There is no doubt that the COVID-19 crisis has brought with it challenges you thought you would never face and probably never planned for. You have had to make critical business decisions in double quick time, with your main concerns being:
- The safety and wellbeing of your employees
- The financial security of your business
- Your customers, suppliers and other stakeholders
The situation has been fast changing and continues to be so. The decisions you, your fellow directors and your management team have made, have all been done so in good faith to ensure compliance with your legal and moral duties.
But what if these decisions are questioned and you find yourselves being sued for a ‘wrongful act’? With COVID 19 comes the potential for new sources of litigation such as:
- Employees may sue you for a breach of employment law or inadequate procedures and policies
- Shareholders could see you as being negligent in your handling of the situation or having an inadequate Business Continuity Plan
- Insolvency is more likely and you could be pursued personally by a range of stakeholders for continuing to trade whilst being insolvent
- Regulators may investigate and/or fine you if guidelines issued by authorities haven’t been followed, or you have breached your statutory duties. Last month, HSE updated its rules on RIDDOR reporting in respect of the Coronavirus, placing yet more responsibility and accountability on employers
- Cybercrime has increased as a result of more people working from home, with systems being set up in a hurry and usual controls perhaps relaxed in the new working environment. Directors could be held liable for data breaches or other losses.
However spurious a claim or allegation may be, it still costs money to defend.
Directors and Officers (D&O) Insurance can protect you, your personal assets and your business. Please refer to my earlier blog for more information.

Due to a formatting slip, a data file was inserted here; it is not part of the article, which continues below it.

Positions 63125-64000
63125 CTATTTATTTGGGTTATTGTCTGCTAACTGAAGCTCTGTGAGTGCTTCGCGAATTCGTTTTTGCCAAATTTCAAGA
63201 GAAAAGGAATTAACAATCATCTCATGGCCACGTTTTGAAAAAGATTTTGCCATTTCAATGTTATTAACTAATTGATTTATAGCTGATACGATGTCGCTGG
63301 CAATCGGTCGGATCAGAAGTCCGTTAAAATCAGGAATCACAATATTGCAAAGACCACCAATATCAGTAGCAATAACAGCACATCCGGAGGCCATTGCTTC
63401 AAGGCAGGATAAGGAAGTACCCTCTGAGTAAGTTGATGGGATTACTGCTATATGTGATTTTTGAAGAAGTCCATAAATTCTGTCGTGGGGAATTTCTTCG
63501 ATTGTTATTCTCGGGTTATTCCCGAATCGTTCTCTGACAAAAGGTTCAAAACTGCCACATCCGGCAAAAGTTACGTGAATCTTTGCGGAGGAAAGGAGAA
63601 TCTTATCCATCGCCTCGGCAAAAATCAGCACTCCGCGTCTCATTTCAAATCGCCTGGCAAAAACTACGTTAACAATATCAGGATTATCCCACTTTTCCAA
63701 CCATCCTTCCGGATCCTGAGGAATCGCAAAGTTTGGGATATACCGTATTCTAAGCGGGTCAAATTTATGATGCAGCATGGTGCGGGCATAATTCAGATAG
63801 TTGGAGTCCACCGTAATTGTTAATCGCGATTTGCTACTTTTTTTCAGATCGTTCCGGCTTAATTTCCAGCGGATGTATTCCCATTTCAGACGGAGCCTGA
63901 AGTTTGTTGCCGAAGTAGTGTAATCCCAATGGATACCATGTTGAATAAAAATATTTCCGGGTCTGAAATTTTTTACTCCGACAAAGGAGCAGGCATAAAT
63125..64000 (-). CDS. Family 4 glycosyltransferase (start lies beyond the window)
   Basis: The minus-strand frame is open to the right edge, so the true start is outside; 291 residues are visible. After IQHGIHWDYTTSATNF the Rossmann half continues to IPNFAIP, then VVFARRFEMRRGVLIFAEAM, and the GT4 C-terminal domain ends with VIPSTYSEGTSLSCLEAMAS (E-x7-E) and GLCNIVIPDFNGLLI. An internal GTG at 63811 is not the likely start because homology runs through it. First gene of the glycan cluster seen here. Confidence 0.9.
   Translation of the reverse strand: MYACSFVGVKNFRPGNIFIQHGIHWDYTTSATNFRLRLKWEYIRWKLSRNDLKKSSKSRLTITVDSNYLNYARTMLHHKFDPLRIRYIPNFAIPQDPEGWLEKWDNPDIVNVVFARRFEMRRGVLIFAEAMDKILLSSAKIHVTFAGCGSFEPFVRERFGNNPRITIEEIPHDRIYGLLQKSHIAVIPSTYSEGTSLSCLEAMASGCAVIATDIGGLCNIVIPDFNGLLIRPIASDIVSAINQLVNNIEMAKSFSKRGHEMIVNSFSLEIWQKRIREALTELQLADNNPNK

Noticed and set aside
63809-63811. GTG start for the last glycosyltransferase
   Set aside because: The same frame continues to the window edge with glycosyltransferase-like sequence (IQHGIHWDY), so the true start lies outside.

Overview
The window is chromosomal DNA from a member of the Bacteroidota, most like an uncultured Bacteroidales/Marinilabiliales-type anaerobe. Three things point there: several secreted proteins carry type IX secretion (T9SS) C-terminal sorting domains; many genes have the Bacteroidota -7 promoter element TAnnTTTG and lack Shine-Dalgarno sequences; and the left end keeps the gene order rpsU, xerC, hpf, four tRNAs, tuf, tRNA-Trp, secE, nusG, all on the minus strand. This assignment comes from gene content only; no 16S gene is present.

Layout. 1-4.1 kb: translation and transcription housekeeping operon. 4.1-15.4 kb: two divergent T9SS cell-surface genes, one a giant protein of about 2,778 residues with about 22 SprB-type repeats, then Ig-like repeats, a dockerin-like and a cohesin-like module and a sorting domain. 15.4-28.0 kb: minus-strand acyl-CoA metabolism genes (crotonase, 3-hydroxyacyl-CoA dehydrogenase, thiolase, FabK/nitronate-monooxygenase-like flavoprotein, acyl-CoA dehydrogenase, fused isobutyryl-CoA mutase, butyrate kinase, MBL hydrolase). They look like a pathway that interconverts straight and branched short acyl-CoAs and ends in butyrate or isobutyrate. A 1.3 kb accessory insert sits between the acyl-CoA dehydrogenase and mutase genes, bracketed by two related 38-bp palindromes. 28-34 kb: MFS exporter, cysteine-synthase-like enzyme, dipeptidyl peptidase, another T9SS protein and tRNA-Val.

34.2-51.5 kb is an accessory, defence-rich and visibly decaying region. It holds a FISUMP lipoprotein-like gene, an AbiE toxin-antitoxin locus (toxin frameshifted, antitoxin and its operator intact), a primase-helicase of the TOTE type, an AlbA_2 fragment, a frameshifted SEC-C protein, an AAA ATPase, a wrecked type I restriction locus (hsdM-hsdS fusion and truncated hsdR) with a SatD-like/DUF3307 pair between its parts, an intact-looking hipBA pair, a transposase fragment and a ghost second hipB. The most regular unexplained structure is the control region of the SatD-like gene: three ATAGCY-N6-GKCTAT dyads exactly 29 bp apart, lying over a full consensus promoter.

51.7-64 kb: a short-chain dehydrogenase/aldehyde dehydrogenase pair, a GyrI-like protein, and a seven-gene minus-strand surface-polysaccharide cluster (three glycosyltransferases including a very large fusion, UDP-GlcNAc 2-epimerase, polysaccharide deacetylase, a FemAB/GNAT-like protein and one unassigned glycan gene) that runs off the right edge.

Claims Made Basis
Just before COVID-19 impacted our lives, I began working with a new client. One of the covers I recommended to them was D&O. A couple of weeks after I gave them the quote, they decided to proceed. On attempting to issue the policy, however, the system created a declinature (ie a no quote). After several conversations and emails with the insurer, it transpired that during the elapsed time, they had taken the decision to withdraw all quotes for E-Traded New Business but not broadcast this fact. Technically, I could have pushed for the quote to stand, but after more indecision on the part of the insurer it became clear that it was in the client’s interest to place the risk elsewhere. On requoting, I found that another insurer had doubled its premium. This was crazy! I found an alternative, competitive solution and the policy was taken out. The client had the assurance that going forward, cover was in place should something happen. And as D&O policies are on a ‘claims made’ basis, a claim would be considered regardless of when the underlying conduct may have occurred as long as the claim is made during the policy period. *
Clearly insurers are concerned and can see some potential for new claims. Some are already reacting to this as evidenced above. It is likely that more insurers will increase rates or withdraw from E-Traded solutions for this type of policy, preferring a more traditional method of underwriting. In the future, we may also see pandemic exclusions on policies or increased risk management requirements in respect of pandemics may be introduced.
There is no doubt that your risks as a director have increased as a result of COVID-19. This could be a good time for you to consider D&O cover so if you would like some help on how to mitigate these risks please get in touch.
*Obviously, in line with the Duty of Fair Presentation all known circumstances that could give rise to a claim must be disclosed prior to the inception of the policy.